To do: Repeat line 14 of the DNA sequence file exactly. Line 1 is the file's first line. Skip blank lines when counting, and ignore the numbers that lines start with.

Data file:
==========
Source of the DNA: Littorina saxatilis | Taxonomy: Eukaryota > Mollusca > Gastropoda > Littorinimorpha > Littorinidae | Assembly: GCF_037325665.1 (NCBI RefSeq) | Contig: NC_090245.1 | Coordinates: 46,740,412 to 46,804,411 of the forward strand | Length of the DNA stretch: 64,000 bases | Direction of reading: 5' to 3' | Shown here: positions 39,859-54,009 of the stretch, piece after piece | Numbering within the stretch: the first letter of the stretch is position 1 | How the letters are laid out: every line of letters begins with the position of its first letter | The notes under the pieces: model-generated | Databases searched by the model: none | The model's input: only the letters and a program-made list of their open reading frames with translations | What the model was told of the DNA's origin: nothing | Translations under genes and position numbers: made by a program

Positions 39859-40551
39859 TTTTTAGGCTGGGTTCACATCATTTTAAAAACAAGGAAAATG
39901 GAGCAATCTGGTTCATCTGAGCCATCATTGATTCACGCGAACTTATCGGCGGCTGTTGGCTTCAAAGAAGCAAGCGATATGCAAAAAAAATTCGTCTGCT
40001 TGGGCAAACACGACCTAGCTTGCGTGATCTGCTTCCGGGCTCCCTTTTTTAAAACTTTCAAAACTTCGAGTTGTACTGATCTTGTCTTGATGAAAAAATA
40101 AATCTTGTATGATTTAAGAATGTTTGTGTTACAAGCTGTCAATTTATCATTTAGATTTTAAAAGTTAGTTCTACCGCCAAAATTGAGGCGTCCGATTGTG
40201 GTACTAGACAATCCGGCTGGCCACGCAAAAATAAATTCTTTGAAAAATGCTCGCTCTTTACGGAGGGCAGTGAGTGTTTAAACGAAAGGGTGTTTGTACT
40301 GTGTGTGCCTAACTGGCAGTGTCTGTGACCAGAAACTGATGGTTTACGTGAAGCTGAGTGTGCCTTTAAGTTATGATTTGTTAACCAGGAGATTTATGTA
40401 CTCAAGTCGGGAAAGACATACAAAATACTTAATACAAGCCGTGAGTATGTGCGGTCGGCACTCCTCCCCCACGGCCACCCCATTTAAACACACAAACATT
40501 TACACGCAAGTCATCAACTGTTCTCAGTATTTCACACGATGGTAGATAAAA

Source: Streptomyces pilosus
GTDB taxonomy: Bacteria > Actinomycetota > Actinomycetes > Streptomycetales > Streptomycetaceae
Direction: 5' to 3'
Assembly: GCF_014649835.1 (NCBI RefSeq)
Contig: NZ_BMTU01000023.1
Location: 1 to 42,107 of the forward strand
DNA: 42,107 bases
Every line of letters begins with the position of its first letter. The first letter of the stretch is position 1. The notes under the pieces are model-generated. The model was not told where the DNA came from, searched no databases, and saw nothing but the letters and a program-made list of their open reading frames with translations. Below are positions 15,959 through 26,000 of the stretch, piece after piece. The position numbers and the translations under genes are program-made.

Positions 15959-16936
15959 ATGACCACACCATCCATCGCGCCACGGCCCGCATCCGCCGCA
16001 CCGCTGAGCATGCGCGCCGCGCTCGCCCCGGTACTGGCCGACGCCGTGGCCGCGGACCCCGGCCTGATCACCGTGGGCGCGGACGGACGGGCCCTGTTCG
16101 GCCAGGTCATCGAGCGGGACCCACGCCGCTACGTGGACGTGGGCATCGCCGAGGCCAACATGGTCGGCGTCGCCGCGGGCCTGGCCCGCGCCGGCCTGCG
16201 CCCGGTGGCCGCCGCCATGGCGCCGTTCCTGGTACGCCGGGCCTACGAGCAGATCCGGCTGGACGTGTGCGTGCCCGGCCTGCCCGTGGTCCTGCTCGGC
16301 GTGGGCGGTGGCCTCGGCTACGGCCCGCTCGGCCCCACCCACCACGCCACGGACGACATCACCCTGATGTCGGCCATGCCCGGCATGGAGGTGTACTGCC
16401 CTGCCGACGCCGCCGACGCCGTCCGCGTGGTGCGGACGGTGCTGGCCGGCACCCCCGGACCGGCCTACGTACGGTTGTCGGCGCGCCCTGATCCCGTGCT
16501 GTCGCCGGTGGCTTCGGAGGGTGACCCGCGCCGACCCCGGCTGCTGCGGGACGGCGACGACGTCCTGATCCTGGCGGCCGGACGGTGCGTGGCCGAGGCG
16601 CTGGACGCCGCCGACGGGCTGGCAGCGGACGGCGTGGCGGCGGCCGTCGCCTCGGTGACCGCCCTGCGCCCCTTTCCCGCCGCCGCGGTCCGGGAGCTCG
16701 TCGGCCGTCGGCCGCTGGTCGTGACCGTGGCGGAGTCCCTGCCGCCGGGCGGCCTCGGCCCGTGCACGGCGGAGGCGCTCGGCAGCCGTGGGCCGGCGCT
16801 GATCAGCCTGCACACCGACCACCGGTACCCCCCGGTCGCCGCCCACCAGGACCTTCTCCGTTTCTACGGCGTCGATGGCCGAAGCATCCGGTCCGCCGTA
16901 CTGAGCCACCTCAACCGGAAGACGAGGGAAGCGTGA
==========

Assembly: GCF_014649835.1 (NCBI RefSeq)